Kyle Rudolph slims down before big year

July, 8, 2014
Jul 8
2:15
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Kyle RudolphTimothy T. Ludwig/USA TODAY SportsVikings tight end Kyle Rudolph expects his production to improve under new coordinator Norv Turner.
MINNEAPOLIS -- It generally isn't until about now, with training camp just around the corner, that Minnesota Vikings tight end Kyle Rudolph starts keeping a close eye on his weight. He has always worked out in the offseason, with an eye toward getting ready for the season, but Rudolph will admit he has also used his training regimen as justification to cut some nutritional corners.

(We'll pause here and let those of you who have never sneaked a couple extra cookies after a hard workout cast the first stones.)

"It was more of just a focus on my diet in February and March, versus, you are out in California, you work out every day, so you feel like you can eat whatever you want," Rudolph said. "Nothing really changes, because you make up for it with the workouts, but when I really focused on eating lean meats, eating the salads, you see the results."

Rudolph started keeping a closer leash on his diet in February, with an eye toward slimming down before the Vikings' voluntary veterans' minicamp in April. He is now about 260 pounds, he said, after playing at 275 last season, and with a more active role in the Vikings' passing game likely awaiting him this season, Rudolph has been working to refine his skills as a receiver. He is working out at Arizona Cardinals wide receiver Larry Fitzgerald's training camp this week, training with the All-Pro wideout and a group of receivers for the fourth year, and has been drilling his speed in and out of his cuts with Fitzgerald's trainer, Bill Welle.

In a scheme that has traditionally rewarded tight ends, Rudolph could see the payoff this season.

"Becoming more explosive in and out of cuts, that was the big emphasis for me, going back and watching a ton of (Cleveland) Browns tape (when Vikings offensive coordinator Norv Turner was the coordinator there last year)," Rudolph said. "I've always watched a lot of (San Diego Chargers tight end) Antonio Gates (who played for Turner from 2007-12), and I don't know that there's anyone as good as him at getting in and out of breaks. That's been the big point of emphasis for me the whole year, and getting the weight down has helped a ton, I think. I feel like I run a lot smoother than I did at 275."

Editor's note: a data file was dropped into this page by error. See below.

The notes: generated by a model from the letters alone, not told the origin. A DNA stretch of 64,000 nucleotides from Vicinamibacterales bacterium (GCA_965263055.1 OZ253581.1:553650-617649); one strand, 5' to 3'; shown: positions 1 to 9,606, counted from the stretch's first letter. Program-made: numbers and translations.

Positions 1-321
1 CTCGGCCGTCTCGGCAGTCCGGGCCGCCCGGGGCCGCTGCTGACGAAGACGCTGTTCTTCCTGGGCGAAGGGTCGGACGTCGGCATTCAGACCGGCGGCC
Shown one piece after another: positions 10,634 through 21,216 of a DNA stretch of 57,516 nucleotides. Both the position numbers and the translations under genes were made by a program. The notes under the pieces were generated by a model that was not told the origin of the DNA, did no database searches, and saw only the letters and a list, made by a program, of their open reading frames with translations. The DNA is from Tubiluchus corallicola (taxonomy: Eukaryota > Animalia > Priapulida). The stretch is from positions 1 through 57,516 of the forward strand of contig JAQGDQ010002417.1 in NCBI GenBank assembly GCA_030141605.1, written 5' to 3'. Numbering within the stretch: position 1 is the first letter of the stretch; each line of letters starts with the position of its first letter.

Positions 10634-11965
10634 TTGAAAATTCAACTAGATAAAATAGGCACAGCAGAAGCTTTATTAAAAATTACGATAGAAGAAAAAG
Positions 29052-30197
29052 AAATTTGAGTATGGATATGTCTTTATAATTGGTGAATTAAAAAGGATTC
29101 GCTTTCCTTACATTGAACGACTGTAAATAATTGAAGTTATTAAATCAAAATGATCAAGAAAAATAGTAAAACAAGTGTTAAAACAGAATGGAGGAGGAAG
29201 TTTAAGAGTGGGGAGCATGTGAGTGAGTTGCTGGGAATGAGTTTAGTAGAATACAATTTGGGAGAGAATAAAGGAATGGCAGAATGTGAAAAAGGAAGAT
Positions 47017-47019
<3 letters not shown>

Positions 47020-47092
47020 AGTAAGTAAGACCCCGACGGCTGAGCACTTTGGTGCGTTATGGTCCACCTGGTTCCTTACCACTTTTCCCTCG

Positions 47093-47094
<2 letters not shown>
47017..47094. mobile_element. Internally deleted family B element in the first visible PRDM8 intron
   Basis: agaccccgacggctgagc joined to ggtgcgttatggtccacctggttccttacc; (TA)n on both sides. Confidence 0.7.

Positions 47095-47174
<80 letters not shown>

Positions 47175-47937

It's no secret that Turner's offense will use Rudolph differently than Bill Musgrave's scheme did, but based on what Gates and Browns tight end Jordan Cameron have done, the change figures to be stark. According to ESPN Stats and Information, Cameron ran 322 pass routes from the slot last season, which was the second-most of any tight end in the league. Gates was third at 290. Though he only played in eight games last season, Rudolph was flexed into the slot just 76 times.

He said there are also plenty of situations that call for him to be in the same spot he's always occupied, but in a two-point stance. In any case, Rudolph will get opportunities to put his route-running work into practice.

"As a bigger guy, if I'm just running, I can pretty much run with anybody," Rudolph said. "I'm very comfortable with that. But being bigger and taller, it's harder for me to get my weight down, and a lot of times, we focus on getting in and out with the fewest steps possible. I don't think I really felt comfortable running our new routes until about halfway through OTAs. We drilled it over and over again, and it just started clicking."

Rudolph has said many times, and said again on Tuesday, that he would love to sign a new contract to keep him in Minnesota beyond this season. He's clicked with Turner, whom Rudolph said is more hands-on in practices than the Vikings' previous offensive coaches, and wants to be with the team when its new stadium opens in 2016. But with training camp just 2 1/2 weeks away, Rudolph said he is not focused on a contract extension, concentrating instead on the kind of big season that could land him a lucrative deal.

"I love it here. I don't know why anyone wouldn't want to stay here," Rudolph said. "It's a very exciting time to be a Minnesota Viking. But first for me, it was learning the new offense, so I can go out there and let my ability take over. Now, at this point, I'm comfortable with the offense. It's just getting in the best shape possible, so when we report on July 24, I can have the best training camp I've ever had."

Ben Goessling

ESPN Minnesota Vikings reporter

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